Berber languages (primary), North African Arabic.
The Berbers (Berber: ⵉⵎⴰⵣⵉⵖⴻⵏ: Imazighen / Imaziɣen in plural, and Amazigh in singular) are the ethnic group indigenous to North Africa west of the Nile Valley. They are distributed from the Atlantic Ocean to the Siwa Oasis in Egypt, and from the Mediterranean Sea to the Niger River. Historically they spoke Berber languages, which together form the "Berber branch" of the Afro-Asiatic language family. Since the Muslim conquest of North Africa in the 7th century, a large portion of Berbers have spoken varieties of Maghrebi Arabic, either by choice or obligation. Foreign languages like French and Spanish, inherited from former European colonial powers, are used by most educated Berbers in Algeria, Morocco, and Tunisia in some formal contexts such as higher education or business.
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This category (and within its own specific purpose, the analogous Category:Year of death unknown) is intended for placement in biographical entries about deceased individuals, primarily from antiquity (although, in some cases, reaching into the 19th century) whose year of birth is lost to history and never likely to be known. "Year of birth unknown" will also be applicable to many individuals from the less-remote past who gained varying degrees of notability at some points in their lives, but were born in times and under circumstances which precluded the recording and/or preservation of historical data.
Tariq ibn Ziyad (Arabic: طارق بن زياد, died 720) was a Muslim general who led the Islamic conquest of Visigothic Hispania in 711-718 A.D. He is considered to be one of the most important military commanders in Iberian history. Under the orders of the Umayyad Caliph Al-Walid I he led a large army from the north coast of Morocco, consolidating his troops at a large hill now known as Gibraltar. The name "Gibraltar" is the Spanish derivation of the Arabic name Jabal Tāriq (جبل طارق), meaning "mountain of Tariq", named after him.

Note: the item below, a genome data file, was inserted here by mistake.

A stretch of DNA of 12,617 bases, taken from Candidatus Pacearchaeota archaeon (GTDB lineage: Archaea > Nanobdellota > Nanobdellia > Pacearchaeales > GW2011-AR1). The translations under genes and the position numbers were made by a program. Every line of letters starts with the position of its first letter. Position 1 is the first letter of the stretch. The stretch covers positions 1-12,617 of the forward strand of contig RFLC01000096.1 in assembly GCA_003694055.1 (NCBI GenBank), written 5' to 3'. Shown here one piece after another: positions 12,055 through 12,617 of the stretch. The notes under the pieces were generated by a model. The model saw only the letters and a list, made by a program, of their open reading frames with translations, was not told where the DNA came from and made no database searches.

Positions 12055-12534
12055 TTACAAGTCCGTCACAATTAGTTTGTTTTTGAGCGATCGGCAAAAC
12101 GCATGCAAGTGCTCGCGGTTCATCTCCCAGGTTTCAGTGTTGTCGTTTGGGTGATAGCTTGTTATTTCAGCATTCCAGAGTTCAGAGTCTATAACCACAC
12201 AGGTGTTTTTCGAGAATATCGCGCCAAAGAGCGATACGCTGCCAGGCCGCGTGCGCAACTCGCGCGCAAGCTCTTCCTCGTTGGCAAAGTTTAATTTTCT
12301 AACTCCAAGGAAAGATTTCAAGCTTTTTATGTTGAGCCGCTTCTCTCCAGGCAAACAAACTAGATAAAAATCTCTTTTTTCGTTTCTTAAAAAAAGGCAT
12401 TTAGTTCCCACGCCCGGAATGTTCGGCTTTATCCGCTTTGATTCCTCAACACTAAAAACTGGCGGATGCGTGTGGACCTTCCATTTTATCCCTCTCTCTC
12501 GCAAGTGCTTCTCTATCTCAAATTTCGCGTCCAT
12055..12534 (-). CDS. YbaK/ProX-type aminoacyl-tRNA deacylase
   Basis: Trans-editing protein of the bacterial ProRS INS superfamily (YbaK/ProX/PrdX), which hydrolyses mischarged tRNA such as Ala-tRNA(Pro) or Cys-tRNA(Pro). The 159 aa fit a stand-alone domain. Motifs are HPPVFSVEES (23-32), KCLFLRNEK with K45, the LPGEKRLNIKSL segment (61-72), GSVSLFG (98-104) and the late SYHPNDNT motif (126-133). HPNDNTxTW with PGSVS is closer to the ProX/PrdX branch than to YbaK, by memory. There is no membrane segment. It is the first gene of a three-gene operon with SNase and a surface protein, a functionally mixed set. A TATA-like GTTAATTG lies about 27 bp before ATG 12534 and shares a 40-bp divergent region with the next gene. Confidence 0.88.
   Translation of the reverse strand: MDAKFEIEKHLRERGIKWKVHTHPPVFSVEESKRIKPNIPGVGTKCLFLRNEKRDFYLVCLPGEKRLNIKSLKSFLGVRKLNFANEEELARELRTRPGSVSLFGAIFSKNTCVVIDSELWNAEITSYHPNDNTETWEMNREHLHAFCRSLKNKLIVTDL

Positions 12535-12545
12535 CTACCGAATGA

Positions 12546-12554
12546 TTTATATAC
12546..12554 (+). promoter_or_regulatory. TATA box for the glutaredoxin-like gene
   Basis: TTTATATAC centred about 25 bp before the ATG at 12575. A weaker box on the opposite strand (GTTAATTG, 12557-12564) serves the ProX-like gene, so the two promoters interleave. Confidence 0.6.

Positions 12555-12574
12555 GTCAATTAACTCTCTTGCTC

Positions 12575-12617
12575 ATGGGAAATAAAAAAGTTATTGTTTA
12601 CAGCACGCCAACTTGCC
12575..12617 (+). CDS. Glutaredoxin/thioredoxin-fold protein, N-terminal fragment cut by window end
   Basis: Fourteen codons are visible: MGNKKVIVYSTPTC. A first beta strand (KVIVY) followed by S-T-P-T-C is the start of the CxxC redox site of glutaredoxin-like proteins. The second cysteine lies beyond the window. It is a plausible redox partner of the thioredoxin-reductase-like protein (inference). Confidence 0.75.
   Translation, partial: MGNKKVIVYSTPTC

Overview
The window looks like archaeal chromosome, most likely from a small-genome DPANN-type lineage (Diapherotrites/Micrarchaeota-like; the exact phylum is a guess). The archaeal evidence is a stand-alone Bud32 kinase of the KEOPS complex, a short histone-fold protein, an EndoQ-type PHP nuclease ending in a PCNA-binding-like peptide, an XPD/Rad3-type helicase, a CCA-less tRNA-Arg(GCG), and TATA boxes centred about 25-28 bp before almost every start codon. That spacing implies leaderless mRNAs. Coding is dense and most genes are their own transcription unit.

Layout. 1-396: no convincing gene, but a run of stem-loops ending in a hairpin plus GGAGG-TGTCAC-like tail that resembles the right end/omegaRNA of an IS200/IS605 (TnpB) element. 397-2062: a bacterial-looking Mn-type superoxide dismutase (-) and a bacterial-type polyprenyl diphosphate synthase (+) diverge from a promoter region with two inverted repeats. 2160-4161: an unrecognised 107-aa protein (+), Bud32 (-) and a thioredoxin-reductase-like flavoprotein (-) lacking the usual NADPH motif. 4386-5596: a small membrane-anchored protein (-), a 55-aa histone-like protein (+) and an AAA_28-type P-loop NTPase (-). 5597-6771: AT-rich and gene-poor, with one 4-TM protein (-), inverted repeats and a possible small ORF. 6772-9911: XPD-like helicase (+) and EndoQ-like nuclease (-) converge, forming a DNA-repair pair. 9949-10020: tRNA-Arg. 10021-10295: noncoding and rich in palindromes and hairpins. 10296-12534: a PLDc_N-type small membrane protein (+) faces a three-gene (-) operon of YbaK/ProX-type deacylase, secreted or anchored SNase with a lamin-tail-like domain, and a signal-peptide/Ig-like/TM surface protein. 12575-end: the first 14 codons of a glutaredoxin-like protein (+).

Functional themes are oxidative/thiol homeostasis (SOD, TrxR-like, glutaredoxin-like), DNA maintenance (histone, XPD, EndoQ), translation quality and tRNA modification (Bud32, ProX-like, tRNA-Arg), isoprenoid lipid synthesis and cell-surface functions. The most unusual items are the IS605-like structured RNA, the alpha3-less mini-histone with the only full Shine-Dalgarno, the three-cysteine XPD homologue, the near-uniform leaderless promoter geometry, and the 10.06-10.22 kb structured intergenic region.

The Al-Gharb Al-Andalus (Arabic: الأندلس لغرب, trans. al-Gharb al-ʼAndalus; "The West of Al-Andalus"), or just Al-Gharb (Arabic: الغرب, trans. al-Gharb; "The West"), was the name given by the Muslims of the Iberia to the modern region of Algarve in modern-day Portugal, during their rule of the territory, from 711 to 1249. This period started with the fall of the Visigothic kingdom after Tariq ibn-Ziyad's invasion of Iberia and the establishment of the Umayyad control in the territory. During this period of Muslim presence several scientific improvements were made, namely agricultural and astronomical. These areas would be vital for Portugal's 15th century expansion. The Gharb had a population of about 0.5 million people.
After a small civil war in the already Christianized Visigothic Kingdom in Hispania, King Roderic (Rodrigo in Portuguese and Spanish) had a strong position in the peninsula. His opponents, exiled in Ceuta, asked Musa ibn Nusair, Umayyad Muslim governor and general, for help. The initially skeptical general sent an experimental expedition mainly consisting of Moors from North and West Africa, led by Tariq ibn Ziyad, thus initiating the Muslim conquest of Iberia. Tariq utterly defeated Roderic's Visigothic army in the Battle of Guadalete, and soon after captured Toledo and Córdoba. With Tariq's success, Musa joined the expedition and established himself as governor of the new territories.